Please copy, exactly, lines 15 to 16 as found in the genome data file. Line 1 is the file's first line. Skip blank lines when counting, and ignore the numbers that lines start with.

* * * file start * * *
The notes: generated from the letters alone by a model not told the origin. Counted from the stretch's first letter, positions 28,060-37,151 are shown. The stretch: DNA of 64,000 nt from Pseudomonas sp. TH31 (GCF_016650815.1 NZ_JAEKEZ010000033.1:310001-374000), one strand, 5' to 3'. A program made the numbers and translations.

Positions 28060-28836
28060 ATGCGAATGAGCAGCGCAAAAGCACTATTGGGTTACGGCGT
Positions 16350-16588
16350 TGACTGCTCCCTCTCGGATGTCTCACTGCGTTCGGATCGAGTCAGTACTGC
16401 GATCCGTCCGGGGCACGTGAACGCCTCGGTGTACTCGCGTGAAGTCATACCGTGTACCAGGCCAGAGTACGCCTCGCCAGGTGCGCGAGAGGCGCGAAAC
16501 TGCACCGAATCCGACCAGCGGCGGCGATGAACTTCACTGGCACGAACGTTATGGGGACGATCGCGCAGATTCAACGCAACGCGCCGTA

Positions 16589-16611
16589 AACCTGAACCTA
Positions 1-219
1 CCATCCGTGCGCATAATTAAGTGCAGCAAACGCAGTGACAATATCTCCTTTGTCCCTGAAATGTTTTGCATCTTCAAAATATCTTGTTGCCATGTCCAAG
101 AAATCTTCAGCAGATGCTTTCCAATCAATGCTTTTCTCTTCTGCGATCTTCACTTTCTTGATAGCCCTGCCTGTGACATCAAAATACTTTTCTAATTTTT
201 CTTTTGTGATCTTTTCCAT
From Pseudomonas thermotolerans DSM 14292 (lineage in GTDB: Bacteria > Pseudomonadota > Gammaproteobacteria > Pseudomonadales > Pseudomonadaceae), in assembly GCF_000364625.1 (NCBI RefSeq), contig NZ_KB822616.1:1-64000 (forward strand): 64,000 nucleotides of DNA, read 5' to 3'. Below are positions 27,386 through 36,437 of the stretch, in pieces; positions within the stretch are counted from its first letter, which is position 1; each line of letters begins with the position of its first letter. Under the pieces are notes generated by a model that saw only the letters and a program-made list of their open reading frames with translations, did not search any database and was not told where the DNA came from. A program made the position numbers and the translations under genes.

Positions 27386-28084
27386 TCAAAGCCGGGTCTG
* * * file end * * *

Positions 27386-28084
27386 TCAAAGCCGGGTCTG